Find an Online Tutor Now

Jaina G.

asked • 02/09/15

Can anyone finally help me with this Calculus proof?

Using derivatives a = dv/dt, v = ds/dt and |v| = speed, show that if an object is moving on a straight line, then its speed is increasing when its velocity v and its acceleration a have the same sign and its speed is decreasing when v and a have opposite sign.
 
I’m taking the first class in Calculus and this problem is from applications of antidifferentiation. My teacher says that no fancy Trigonometry is necessary. There is a hint: If |v| = S, when v > 0, S = v and dS/dt = dv/dt = a. When v < 0, S = - v and dS/dt = - dv/dt = - a...but I'm not seeing how to do this.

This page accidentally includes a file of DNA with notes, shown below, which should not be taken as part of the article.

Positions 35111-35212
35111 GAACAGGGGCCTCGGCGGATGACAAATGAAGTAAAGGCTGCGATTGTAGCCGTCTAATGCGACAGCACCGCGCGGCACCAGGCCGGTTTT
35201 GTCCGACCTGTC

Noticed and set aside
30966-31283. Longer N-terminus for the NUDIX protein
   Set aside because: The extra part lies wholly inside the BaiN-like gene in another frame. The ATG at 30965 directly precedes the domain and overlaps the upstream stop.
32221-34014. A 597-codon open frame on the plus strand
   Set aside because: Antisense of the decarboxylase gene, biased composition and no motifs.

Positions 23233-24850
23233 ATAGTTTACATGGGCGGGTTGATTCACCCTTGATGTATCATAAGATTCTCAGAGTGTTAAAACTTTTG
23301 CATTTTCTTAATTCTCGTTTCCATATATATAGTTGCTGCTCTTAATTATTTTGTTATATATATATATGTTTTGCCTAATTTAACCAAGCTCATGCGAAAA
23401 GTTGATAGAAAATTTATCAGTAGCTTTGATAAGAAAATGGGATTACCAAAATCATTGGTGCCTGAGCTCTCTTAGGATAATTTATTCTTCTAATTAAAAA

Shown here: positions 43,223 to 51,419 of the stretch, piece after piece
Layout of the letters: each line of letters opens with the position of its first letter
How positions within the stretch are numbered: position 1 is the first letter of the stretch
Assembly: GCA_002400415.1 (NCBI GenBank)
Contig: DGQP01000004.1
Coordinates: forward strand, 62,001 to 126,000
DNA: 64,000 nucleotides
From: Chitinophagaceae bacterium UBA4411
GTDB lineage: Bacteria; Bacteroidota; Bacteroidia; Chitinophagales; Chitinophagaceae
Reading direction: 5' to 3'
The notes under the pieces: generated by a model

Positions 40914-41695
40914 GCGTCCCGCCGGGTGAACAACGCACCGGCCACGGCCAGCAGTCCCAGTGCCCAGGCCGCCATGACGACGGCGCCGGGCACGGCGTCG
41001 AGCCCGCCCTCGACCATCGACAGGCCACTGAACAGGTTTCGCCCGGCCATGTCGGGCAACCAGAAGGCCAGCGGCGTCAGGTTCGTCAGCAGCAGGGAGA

1 Expert Answer

By:

Jaina G.

I understand it conceptually, but what is required is an actual proof involving the definitions of speed, velocity, acceleration and absolute value.
Report

02/09/15

Still looking for help? Get the right answer, fast.

Ask a question for free

Get a free answer to a quick problem.
Most questions answered within 4 hours.

OR

Find an Online Tutor Now

Choose an expert and meet online. No packages or subscriptions, pay only for the time you need.